The purpose of this paper is to demonstrate that the common and statutory law governing children's capacity or competence to consent to and to refuse medical treatment is unsatisfactory and to suggest solutions.
Critical legal analysis of the law on assessing minors’ decision-making capacity in relation to legal recognition of their consent to and refusal of medical treatment.
Without legal mechanisms which protect both children and their rights, all children and young people are effectively disabled from exercising age and capacity-related autonomy and participation in decisions affecting their lives. Yet in English law, inconsistencies between legal and clinical measures of decision-making capacity, situations where compulsory medical or mental health treatment is lawful, and tensions between rights and duties associated with human rights, autonomy, best interests and protections for the vulnerable create difficulties for clinicians, lawyers and patients.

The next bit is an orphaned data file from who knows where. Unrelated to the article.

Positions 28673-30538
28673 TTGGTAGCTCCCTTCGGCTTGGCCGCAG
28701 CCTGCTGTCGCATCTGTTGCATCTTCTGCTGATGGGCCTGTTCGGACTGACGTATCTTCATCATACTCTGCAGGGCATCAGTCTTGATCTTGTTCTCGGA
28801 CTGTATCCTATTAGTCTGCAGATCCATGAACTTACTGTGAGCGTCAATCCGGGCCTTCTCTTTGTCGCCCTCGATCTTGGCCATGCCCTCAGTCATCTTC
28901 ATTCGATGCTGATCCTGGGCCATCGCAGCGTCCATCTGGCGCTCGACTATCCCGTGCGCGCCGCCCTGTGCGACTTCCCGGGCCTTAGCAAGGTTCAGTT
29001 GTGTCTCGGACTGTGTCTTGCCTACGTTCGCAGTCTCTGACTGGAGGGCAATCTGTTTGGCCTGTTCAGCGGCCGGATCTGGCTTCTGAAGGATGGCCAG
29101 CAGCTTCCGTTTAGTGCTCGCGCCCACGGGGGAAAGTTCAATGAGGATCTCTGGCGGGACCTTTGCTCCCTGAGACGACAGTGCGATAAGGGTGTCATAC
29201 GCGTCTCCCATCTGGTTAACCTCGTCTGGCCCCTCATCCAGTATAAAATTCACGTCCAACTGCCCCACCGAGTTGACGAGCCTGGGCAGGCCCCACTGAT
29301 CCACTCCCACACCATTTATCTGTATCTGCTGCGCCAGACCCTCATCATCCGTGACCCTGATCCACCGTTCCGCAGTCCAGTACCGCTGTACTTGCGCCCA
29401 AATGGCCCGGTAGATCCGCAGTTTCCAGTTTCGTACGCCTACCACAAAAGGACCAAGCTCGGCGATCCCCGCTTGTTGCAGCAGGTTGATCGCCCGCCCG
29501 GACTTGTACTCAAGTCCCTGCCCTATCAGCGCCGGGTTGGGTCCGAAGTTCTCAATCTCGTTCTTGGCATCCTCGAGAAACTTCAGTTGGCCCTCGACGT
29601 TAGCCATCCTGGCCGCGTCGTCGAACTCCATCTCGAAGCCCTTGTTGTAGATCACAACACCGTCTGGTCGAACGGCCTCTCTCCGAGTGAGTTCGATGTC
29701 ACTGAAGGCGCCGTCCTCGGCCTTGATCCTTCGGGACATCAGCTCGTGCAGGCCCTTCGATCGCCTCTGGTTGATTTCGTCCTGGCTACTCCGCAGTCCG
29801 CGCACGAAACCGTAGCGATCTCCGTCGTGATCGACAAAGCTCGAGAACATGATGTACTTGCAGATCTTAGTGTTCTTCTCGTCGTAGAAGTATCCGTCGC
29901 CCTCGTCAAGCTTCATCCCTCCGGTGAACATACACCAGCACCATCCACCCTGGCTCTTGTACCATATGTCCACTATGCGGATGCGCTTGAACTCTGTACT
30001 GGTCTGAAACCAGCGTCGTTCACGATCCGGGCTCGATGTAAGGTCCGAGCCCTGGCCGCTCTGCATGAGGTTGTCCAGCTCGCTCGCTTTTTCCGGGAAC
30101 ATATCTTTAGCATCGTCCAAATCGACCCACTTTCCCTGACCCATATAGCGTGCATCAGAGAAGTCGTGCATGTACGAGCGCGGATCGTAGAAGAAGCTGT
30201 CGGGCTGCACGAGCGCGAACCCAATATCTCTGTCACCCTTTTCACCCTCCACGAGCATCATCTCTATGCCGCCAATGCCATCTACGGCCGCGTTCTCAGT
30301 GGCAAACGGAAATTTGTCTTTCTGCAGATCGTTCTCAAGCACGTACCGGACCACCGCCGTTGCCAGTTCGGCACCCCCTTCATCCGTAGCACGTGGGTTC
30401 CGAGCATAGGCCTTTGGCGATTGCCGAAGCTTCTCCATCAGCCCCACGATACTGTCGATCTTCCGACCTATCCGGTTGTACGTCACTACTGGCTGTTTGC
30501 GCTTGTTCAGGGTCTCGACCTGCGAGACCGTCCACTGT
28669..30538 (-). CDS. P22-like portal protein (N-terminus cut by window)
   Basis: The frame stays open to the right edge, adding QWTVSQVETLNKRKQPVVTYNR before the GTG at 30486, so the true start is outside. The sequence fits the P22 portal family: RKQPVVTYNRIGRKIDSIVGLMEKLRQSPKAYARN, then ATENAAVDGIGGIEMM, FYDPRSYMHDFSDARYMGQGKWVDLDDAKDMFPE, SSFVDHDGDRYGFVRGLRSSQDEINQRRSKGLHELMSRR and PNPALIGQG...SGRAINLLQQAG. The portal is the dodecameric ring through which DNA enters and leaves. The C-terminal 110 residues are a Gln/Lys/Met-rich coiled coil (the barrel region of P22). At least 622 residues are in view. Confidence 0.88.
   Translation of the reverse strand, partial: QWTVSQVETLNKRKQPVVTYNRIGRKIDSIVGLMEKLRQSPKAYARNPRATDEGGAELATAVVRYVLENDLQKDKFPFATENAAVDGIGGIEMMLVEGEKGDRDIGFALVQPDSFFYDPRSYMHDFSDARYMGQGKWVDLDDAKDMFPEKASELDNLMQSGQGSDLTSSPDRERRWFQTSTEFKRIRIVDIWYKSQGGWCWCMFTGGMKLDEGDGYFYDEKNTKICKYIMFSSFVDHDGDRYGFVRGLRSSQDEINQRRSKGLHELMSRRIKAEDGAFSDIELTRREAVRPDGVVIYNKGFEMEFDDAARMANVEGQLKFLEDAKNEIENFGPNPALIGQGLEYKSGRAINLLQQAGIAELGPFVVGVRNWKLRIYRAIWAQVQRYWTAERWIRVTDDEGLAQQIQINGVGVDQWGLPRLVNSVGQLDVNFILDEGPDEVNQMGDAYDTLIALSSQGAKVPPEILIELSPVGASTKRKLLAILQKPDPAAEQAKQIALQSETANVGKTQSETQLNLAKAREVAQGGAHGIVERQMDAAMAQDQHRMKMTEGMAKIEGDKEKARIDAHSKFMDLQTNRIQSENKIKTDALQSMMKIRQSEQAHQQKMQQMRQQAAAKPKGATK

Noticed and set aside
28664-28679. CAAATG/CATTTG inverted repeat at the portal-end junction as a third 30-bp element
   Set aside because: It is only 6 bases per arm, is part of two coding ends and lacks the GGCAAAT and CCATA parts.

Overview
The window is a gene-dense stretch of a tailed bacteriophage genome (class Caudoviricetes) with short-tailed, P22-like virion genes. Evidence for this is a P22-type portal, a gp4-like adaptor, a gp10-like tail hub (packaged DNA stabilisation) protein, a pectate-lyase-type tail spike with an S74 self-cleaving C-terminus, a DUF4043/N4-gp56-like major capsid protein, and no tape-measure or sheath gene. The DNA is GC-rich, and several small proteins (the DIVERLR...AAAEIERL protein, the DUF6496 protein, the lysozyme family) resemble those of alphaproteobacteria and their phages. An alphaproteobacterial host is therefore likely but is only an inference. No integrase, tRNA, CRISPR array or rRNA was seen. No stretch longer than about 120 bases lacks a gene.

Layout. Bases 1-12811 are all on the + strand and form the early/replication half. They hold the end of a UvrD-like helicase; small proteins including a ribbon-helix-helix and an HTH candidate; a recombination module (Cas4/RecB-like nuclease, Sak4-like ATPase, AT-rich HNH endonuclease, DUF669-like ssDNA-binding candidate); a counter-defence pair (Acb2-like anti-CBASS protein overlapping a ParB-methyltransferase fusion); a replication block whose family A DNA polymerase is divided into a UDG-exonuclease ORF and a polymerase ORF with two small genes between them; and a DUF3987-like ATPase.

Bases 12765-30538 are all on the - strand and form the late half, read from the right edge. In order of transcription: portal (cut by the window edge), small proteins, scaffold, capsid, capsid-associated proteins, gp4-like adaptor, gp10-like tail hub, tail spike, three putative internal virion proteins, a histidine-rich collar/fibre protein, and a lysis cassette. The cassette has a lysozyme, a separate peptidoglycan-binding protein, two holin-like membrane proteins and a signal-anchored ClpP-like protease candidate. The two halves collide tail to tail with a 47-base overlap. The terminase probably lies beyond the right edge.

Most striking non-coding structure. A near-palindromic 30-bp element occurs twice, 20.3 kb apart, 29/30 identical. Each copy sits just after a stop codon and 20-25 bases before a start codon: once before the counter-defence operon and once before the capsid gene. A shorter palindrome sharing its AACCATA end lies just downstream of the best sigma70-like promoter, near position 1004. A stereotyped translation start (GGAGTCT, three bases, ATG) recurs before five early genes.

As the paper acknowledges in its recommendations, the views of stakeholders are needed to enrich and inform legal reforms in this area.
The paper makes suggestions to amend the law and clinical practice which are original and far reaching. The paper suggests that in order to observe children's rights while protecting them appropriately, the Mental Capacity Act 2005 and Deprivations of Liberty Safeguards should be applied to minors. The paper recommends the establishment of Mental Capacity Tribunals, similar in nature and purpose to Mental Health Tribunals, to provide legal safeguards and mechanisms to foster the supported decision-making envisaged in recent United Nations Conventions.
Mackenzie, R. and Watts, J. (2014), "Is childhood a disability? Using Mental Capacity Tribunals and the Deprivation of Liberty Safeguards to shield children's capacity to consent to and refuse medical treatment", Tizard Learning Disability Review, Vol. 19 No. 2, pp. 96-106. https://doi.org/10.1108/TLDR-01-2014-0001Download as .RIS
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